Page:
Learn and Improve the Process

Fix any identified gaps in your tools, processes, plan, or people. Simulations remain the best approach to discovering gaps and enhancing processes.

According to the NIST documentation, it is always good to reassess architecture for the capability to respond to incidents and detect threats.

Now that the incident response objectives are clear, how can your organization respond to the incident?

Prepare for Incident Response

Define Roles and Responsibilities

You need to bring the skills and mechanisms of incident response to bear when managing new or large-scale incidents. These incidents depend on the written baseline designed and practiced by your team over time. Since you cannot preempt or codify every possible direction an incident will take, you can use automation for repetitive tasks while humans handle hard tasks.

Prepare For Incident Response

Also, you need to define and assign responsibilities to those who will be responsible, consulted, reported to, and carried along during an event. You also need to establish third parties that must be involved during the incident response.

Define Response Mechanisms

Your governance, risk, and compliance model should inform your response mechanisms. Usually, you need to design this model before you respond to an incident. Peradventure you have not started, consider it as a prerequisite for building a formidable incident response mechanism.

As you factor in your cloud strategy in collaboration with your team, assess what you have and your requirements. Figure out the relevant people and stakeholders and establish the access to implement response.

While the cloud can offer you optimized visibility via service APIs, your GRC model reveals how to leverage this provision in your response. You can view the technological processes in the prepare technology section of AWS documentation.

Incident Response Process Checklist

Once you have provisioned and trialed relevant access, your IR team needs to define and prepare the processes required for investigation and remediation. This phase demands concerted effort as you need to design the relevant response to security incidents within the cloud environments. Ligase with your team and partners to establish tasks to make these processes work. We also recommend:

Sharing Amazon Cloud Watch Logs

Logs recorded in the Amazon CloudWatch Logs like the Amazon VPC flow logs can be paired with your centralized security account via a CloudWatch Logs Subscription. For instance, you can read the log event data through a centralized Amazon Kinesis stream to implement custom processing and analysis. You need custom analysis to source logging data from several accounts. You can read more on how to configure this early. Check Cross-Account Log Data Sharing with Subscriptions for more information.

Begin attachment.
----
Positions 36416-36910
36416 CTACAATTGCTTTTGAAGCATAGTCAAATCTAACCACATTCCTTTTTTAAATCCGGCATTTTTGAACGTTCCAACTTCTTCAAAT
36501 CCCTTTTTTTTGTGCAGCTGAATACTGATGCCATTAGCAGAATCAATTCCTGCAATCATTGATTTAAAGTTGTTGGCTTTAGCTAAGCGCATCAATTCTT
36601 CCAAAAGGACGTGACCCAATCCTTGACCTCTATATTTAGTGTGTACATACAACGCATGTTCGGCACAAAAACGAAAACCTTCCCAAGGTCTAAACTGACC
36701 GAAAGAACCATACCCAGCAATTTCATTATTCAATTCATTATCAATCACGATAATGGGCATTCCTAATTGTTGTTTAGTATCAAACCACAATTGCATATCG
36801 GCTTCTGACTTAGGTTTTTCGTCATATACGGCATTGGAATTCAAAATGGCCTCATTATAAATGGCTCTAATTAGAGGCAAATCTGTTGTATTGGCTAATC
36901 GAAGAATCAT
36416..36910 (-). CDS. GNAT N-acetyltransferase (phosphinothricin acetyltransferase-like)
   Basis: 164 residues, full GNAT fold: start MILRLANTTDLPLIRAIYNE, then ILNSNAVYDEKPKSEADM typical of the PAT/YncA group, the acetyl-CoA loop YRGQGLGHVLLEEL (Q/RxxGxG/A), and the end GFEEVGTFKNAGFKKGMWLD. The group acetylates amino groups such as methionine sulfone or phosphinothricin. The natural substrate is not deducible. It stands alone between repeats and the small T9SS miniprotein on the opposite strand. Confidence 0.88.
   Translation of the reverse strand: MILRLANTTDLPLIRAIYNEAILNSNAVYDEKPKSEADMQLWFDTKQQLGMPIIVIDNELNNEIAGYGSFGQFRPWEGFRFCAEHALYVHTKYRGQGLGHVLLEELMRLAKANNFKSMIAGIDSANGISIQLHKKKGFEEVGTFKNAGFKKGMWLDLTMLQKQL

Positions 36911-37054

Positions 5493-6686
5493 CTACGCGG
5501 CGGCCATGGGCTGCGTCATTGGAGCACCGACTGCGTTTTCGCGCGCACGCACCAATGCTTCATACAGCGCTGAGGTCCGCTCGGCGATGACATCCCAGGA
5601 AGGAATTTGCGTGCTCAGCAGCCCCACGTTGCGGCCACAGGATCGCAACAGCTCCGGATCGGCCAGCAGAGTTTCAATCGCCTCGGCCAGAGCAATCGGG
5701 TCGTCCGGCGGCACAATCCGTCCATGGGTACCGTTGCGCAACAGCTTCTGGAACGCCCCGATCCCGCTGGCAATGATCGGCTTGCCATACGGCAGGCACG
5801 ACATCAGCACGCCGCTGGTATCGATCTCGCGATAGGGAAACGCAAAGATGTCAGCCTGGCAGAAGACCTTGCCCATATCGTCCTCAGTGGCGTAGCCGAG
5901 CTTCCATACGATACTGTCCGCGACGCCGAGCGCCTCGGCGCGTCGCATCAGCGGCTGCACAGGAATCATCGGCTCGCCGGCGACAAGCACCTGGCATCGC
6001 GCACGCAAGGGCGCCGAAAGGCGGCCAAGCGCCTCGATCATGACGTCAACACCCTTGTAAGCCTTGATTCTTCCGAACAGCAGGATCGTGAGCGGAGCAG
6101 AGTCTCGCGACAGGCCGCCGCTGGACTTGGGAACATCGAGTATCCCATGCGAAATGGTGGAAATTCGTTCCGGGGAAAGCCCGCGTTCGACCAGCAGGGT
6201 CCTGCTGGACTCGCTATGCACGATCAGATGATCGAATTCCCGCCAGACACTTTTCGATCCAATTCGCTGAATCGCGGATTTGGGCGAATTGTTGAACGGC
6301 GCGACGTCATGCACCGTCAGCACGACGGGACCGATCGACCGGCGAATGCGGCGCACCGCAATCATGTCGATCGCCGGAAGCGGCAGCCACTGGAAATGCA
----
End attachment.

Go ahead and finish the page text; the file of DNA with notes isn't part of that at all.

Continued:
Launch Forensic Workstations

Some incident response tasks you need to perform might include the analysis

  • disk images
  • file systems
  • RAM dumps and other artifacts impacted by the event.

Several AWS customers construct a special forensic workstation they can deploy to mount duplicates of any impacted data volumes called the EBS snapshots. If you want to adopt this approach, here are the steps to follow.

  • Select a base Amazon Machine Image(AMI) like Microsoft Windows or Linux to be utilized as a forensic workstation.
  • Launch an Amazon EC2 instance from the base AMI
  • Harden the OS, eliminate irrelevant software packages and configure the auditing and logging procedures.
  • Install open source or private toolkits you prefer, as well as vendor packages and software.
  • Pause the Amazon EC2 instance and set up a new AMI from the paused instance.
  • Establish a weekly or monthly procedure to update and reconstruct the AMI using the latest software patches.

Having provisioned the forensic system using the AMI, your incident response team can employ this provision to establish a fresh AMI to set up a new forensic workstation for investigation.

You can simplify the deployment procedure for launching the AMI as an Amazon EC2 instance. For example, establish a template of the forensic asset resources you require in a text file and post it into your AWS account leveraging AWS CloudFormation.

Once your resources are ready to be deployed from a template, your experienced forensic team can employ the new forensic workstations for individual investigations. This process will isolate cross-contamination from the forensic examinations.

You can also read the Incident Response Plan Template article created for startups to discuss how to design incident response plans and practice runbooks. While developing an incident response plan for your cloud infrastructures can be tedious, we believe the effort is worth it.